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2006-01-31 - 9:12 p.m.

*Long Entry Warning*

Right on cue, that 4-weeks-in-and-I'm-dead illness has hit me and I'm sitting at home, schnirfling into piles of tissues, having admitted after two days of teaching beween sneezes that I really need to give up and get better. Tomorrow I'm abandoning my new class to a supply teacher and staying in bed.

It occurred to me that this would be an ideal moment to update my diary, and it then occurred to me that once again I've left it so long at such a significant time that I'll never manage to fit everything in. I think, instead of describing a day at a time, I'll do some entries taking a child at a time, so that you can get a picture of the characters I'm surrounded with every day.

There's an Indian boy in my class. He was new to the school last term, and nobody double-checked his age before placing him in the same year group that he came from in his Indian school. Unfortunately, Indian schools do year groups differently, so he should be in year two. They're not going to move him at this stage, so he stays in my classroom (sometimes) happily oblivious to the fact that he's whole two years younger than the oldest children in the class. In a mixed year group, that's a really significant age gap.

It's not helped by the fact that George (I'm going to call him George. He does have an extremely English name for an Indian boy, but it isn't really George) has English as a second language. He calls me 'Mr Robinson' in his wonderful accent with the rolling Rs, and cannot be persuaded that female teachers aren't called Mr. Occasionally he just calls me 'teacher', espacially when he feels the others are getting too rowdy: "Teacher, make them be quiet!" He's used to Indian discipline, and when he discovered that nobody in England was ever going to beat him, he decided that he could do whatever he wanted. That's why I said that he only stays in the classroom sometimes! He's getting better, though, and he really only stops coping when asked to do something like group work, or experiments. He's used to working by rote and he doesn't cope too well without that structure. In PE he's like a little firecracker, utterly ignoring all attempt at instruction, whizzing around the large empty space with his arms outstretched.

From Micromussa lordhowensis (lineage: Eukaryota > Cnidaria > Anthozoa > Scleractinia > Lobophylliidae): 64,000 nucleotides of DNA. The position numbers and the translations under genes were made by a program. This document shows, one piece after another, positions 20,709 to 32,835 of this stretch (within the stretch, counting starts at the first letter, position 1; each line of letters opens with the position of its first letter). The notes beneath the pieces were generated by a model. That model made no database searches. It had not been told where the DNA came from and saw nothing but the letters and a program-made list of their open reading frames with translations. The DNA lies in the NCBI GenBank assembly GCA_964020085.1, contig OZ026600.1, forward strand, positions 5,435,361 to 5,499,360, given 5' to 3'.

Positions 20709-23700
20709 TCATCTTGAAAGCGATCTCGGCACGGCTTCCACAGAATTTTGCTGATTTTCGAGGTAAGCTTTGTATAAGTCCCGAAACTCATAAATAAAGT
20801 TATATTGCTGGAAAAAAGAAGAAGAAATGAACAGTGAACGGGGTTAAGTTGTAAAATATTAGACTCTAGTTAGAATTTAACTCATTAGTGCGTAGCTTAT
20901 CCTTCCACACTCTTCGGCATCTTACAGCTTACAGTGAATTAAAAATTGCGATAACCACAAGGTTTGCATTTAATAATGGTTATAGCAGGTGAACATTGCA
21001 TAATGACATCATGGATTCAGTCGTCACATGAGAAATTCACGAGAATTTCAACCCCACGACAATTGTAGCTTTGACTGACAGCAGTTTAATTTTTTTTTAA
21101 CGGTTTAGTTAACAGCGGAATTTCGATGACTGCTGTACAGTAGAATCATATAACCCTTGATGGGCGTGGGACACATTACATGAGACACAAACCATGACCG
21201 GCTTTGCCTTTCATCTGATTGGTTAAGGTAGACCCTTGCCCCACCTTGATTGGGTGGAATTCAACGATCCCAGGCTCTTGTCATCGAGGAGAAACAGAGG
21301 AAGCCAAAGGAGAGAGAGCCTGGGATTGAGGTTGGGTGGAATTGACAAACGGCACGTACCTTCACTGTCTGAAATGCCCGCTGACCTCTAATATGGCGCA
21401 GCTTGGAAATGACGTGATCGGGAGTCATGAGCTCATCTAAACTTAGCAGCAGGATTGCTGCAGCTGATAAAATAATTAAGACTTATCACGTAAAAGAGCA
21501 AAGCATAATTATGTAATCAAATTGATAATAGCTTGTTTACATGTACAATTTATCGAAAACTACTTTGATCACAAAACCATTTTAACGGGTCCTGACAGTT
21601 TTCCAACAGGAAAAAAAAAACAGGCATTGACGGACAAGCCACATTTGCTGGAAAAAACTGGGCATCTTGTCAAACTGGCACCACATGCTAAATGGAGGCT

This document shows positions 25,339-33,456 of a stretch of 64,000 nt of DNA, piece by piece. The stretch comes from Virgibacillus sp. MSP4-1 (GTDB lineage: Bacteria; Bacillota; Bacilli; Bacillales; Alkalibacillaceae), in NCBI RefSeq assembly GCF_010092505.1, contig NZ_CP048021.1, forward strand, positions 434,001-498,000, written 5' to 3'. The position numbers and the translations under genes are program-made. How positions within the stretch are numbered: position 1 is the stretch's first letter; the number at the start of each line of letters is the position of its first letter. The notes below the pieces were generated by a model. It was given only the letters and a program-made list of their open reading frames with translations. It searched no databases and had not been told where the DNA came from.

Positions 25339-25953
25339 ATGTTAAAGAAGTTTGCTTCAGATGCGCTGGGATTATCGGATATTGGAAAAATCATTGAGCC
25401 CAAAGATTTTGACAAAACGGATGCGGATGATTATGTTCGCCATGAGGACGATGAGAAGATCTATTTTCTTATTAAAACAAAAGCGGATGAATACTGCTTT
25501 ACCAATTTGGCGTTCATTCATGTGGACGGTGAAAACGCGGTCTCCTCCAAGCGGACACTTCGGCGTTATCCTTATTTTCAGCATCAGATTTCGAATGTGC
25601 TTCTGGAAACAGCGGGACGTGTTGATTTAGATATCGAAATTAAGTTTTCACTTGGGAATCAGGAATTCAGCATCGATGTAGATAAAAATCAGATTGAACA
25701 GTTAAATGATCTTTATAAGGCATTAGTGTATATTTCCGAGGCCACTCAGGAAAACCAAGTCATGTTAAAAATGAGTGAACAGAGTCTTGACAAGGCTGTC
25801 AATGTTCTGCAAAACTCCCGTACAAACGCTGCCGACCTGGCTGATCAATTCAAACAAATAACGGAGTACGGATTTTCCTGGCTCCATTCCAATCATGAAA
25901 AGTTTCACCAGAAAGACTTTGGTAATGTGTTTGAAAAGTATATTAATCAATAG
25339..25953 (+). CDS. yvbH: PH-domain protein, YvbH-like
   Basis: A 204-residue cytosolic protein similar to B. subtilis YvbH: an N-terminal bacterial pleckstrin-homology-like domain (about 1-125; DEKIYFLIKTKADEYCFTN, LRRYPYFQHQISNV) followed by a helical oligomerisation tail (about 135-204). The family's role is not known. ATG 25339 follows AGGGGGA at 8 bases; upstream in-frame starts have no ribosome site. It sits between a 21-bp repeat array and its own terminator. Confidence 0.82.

The other children are a bit nonplussed by him. They get used to grouping him with the lowest ability children and passing him off as slightly cracked, and then suddenly he does something astonishing like getting up to fill in an entire maths problem on the board, or like the other week in RE when we were talking about the Psalms. I asked whether anyone had heard the Psalm that begins 'The Lord is my Shepherd'. Up leapt George, and recited the whole thing, very fast, in the King James version. The class was astounded. Only problem is, George got so much praise and amazed recognition that he must have thought it was a good button to press. Now whenever it looks as though he's going to be in trouble, he's off, reciting it like a charm: "Mr Robinson! TheLordismyshepherdIshallnotwant..."

The REAL Mr Robinson phoned me tonight from Ely. I can't believe that it's happening at last, and it will all be over so quickly! Suddenly both outcomes feel as scary as each other. In a couple of weeks, he won't be 'maybe' going to be a priest any more. It'll be either yes or no.
He sounded very happy. His presentation went very well, he said, but his DDO had advised him not to give me too many details over the phone! His next interview is at 8.45 tomorrow morning. Lots of lovely people have been phoning and emailing to know how it's going, but I'm not sure what to tell them other than that he sounds cheerful. Thinking about it makes me nervous...

I'm going to take my snuffles off the net now. Night night, readers.


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